Ever-so-often I get emails like the ones below. They hurt my heart so badly, but of course I want to share here on my blog. It truly is one of those things that I pray can save a life. Even just one. Rare things are real.
When I get an email saying that a pulse ox test saved a baby’s life and it was requested after reading about it on my blog or another one that shared about it, I can’t help but thank God. I certainly didn’t save any lives, but this blog that acts as my platform hopefully helped. Which, let’s face it, I might not have ever even posted about a pulse ox test had it not been for Cohen and what we’ve been through.
Anyways, I’ve always I think it’s so admirable to have a friend that fights for you and wants to do everything in their power to ease your pain.
A sweet lady named, Morgan, emailed me about her friend, Mary. Morgan is also a mama to little ones.
“On November 14th my dear friends, Alex and Mary Fish, were given the most devastating news a parent could ever receive. Their seven-month-old son, Theodore, who is affectionately known as “Teddy,” was diagnosed with an extremely rare and terminal syndrome called Menkes. Menkes Syndrome affects approximately 1 in 450,000 male babies. There are currently only a handful of documented cases in the entire United States that specialist, Dr. Stephen Kaler, is studying at the National Institutes of Health.
Within four days after returning home from a week of isolation at the Fairfax Children’s Hospital, Alex and Mary made the decision to take Indefinite Leaves of Absences from their highly respected careers, pack up their essential belongings, and move back home to the Boston area to spend the rest of Teddy’s life surrounded by their extended families. Their house has since gone on the market and friends in the area are patiently waiting to pack up the remaining boxes and furniture for them.
While this incredible family is going through an unimaginable time, they have had wonderful friends there to support them in any way possible. Running errands, preparing home cooked meals, and donating Baby Teddy’s formula that he can no longer eat since he is fed through a feeding tube now, but most importantly simply being there and listening.
While Mary and Alex have moved to back to Boston, I sit here from afar trying to help ease the pain and turmoil that this family is facing. With multiple doctors and/or specialist appointments nearly every day, the money this couple has been saving for 7 years is rapidly depleting. To help with this, an account has been established in Teddy’s name where friends and family are able to donate. I hope that you will encourage your readers to add Mary, Alex, and dear Teddy to your thoughts and prayers, and if possible, make a donation to help Alex and Mary make the days of their little boy’s life comfortable and loving.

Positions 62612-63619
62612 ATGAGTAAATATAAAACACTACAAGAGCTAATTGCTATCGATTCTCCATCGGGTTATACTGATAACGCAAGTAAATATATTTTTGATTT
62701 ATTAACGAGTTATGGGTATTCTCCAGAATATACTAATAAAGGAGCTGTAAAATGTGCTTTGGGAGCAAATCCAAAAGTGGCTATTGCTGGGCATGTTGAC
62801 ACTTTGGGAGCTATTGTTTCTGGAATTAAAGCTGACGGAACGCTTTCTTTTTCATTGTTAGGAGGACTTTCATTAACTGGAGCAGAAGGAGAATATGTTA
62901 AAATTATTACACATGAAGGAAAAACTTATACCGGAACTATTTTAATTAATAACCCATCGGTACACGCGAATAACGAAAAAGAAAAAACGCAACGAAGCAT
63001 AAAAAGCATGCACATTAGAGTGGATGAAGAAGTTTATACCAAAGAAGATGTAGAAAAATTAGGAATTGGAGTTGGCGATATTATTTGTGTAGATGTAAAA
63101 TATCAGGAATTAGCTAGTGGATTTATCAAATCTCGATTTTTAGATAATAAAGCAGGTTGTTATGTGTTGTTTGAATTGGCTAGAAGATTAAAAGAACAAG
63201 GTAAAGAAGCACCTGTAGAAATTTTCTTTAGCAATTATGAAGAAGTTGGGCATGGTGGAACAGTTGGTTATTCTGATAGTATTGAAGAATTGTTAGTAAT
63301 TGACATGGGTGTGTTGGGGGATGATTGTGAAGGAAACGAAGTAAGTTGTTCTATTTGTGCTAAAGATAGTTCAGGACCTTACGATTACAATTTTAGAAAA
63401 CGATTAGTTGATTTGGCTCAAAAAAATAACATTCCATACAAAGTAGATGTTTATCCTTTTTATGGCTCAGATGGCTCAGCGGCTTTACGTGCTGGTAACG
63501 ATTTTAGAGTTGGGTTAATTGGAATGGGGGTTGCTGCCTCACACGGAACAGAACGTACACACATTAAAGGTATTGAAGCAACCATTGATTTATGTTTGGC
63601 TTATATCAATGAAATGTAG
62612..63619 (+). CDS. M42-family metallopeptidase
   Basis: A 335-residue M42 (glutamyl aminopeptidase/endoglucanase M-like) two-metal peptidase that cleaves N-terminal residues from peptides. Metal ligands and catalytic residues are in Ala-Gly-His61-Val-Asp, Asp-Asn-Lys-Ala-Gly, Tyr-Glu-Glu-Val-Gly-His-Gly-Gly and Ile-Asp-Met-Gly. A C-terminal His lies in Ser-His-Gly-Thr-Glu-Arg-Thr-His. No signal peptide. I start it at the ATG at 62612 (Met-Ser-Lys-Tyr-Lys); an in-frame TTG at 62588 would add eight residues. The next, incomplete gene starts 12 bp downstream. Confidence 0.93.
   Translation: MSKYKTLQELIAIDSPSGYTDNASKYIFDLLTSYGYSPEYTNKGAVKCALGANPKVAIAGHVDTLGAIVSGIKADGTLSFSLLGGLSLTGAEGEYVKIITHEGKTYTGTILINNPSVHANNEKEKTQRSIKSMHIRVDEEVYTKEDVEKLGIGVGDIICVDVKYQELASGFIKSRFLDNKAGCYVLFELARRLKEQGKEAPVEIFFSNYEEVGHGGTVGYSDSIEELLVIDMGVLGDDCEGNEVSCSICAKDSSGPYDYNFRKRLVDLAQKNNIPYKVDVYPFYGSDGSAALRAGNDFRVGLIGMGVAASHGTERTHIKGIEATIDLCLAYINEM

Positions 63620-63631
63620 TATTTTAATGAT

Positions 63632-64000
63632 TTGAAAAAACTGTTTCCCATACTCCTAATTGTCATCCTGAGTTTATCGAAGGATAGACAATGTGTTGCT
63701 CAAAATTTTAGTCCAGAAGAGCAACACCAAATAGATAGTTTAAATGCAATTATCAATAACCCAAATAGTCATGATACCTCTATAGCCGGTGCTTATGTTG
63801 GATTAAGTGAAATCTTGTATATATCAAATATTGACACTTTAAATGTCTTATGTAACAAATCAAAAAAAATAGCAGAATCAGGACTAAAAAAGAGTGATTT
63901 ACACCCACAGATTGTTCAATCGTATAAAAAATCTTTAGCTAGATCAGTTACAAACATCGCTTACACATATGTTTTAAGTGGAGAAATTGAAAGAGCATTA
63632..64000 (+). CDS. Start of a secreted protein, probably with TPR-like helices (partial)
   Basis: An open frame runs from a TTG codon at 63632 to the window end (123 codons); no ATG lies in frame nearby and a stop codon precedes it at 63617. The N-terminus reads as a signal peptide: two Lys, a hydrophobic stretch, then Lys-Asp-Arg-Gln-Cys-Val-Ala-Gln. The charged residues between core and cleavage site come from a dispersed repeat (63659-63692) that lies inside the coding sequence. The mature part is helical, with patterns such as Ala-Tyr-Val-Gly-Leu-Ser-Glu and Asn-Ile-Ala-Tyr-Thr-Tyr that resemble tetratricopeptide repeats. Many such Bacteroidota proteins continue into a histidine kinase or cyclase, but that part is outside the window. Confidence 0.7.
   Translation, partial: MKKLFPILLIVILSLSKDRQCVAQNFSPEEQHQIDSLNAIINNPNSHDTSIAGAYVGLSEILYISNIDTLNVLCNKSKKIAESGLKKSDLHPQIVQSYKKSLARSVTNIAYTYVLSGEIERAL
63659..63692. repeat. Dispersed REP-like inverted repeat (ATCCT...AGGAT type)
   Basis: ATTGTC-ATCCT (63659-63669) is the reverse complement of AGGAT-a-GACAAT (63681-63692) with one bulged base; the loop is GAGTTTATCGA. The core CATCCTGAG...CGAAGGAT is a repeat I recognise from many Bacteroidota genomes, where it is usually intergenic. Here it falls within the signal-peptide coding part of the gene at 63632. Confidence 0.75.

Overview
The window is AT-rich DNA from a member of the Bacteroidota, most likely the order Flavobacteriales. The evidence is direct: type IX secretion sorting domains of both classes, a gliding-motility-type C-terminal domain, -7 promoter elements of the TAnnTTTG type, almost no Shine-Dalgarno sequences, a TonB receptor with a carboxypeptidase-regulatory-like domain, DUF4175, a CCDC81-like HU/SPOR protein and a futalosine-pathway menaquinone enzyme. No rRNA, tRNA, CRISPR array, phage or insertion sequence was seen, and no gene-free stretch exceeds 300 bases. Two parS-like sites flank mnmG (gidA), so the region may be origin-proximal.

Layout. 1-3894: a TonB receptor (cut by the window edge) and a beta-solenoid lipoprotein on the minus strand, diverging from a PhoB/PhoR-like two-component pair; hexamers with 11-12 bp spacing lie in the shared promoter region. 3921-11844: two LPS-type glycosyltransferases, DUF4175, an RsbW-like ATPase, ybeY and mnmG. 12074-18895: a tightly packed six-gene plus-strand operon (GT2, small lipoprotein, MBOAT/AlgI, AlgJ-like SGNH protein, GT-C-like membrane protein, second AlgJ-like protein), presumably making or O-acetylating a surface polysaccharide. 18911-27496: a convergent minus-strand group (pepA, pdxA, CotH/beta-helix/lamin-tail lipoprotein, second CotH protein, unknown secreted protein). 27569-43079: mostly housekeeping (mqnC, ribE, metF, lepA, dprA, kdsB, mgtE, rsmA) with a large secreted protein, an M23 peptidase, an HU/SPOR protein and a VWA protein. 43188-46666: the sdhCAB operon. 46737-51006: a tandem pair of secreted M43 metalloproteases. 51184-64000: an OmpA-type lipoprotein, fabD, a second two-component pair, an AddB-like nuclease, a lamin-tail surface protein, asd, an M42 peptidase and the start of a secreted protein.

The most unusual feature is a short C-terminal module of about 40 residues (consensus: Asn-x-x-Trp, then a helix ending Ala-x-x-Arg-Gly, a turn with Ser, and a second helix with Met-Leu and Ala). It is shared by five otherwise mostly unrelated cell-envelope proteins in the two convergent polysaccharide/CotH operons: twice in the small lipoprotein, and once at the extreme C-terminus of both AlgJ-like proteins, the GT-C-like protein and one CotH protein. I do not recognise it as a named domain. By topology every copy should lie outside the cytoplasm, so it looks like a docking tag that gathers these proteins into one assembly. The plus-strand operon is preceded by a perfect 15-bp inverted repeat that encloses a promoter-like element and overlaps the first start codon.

Mary has created a CaringBridge page as an outlet to both update family and friends about Teddy’s health, and also to spread the word about a relatively unknown syndrome which currently has no cure. Her answer every time to the question of ‘What Can I do to Help?’ is ‘Spread the Word’. So, I am reaching out to you in hopes that you will help me spread the word by using your blog to create awareness and help this mother in the crisis of her life.
The Fish family’s story is documented almost daily by journal entries written by Mary, who as you will quickly learn, is an incredible mother. Every entry she writes is a reminder to me what it is to be truly selfless, and to act with only your child’s best interest in mind. She is unapologetic and honest about her feelings and her experiences. Teddy was dealt the most unfair hand, but he is so lucky to have THE most amazing parents.
I originally began sending this letter to friends, family, and strangers in order to support a family my husband and I love so much, to aid Mary on her mission to educate people about Menkes, and because I love this little boy so incredibly much; but Mary’s journey, has become so much more to me. It is about following your motherly intuition, about taking your child’s health into your own hands; she is her child’s BEST advocate. Mary knew her baby was sick and the answers doctors gave her were not sufficient enough to ease that nagging feeling that something wasn’t right. “Be patient. He’ll outgrow it.” Every first-time mother has heard these words, but still, Mary knew in her mother’s heart that all was not right with her precious boy. She persevered. And although the answer was devastating, it reminds me that in many cases, “Mother does know best.”
Teddy’s story may or may not save other children from going undiagnosed by this incredibly rare disease, but it could help many mothers to become more empowered, more willing to speak up and to question — to assure them that they should trust their gut and their instincts. It is always okay to ask for a second opinion. This message is laced into her journal entries.
If you could please take a moment to visit Teddy’s Caring Bridge page at http://www.caringbridge.org/visit/theodoreteddyfish you’ll see pictures of sweet baby Teddy, Alex, and Mary, and can read Mary’s updates on their daily life and Teddy’s health. “
I’m so glad Morgan emailed me.
I can’t imagine. It’s hard to ever prepare yourself to have to say goodbye; to know it’s coming. Unfortunately, I do know that first-hand. I do think it’s a miracle that they are able to see Teddy’s sweet smile, as the doctor said it’s extremely rare that a baby with this syndrome smiles at all.
I think it’s amazing that people all over the world have “joined” Team Teddy. It help spreads the word about this awful syndrome, that can hopefully one day be treated, and I know it has to bring such warmth to Teddy’s family.
Thank you for reading!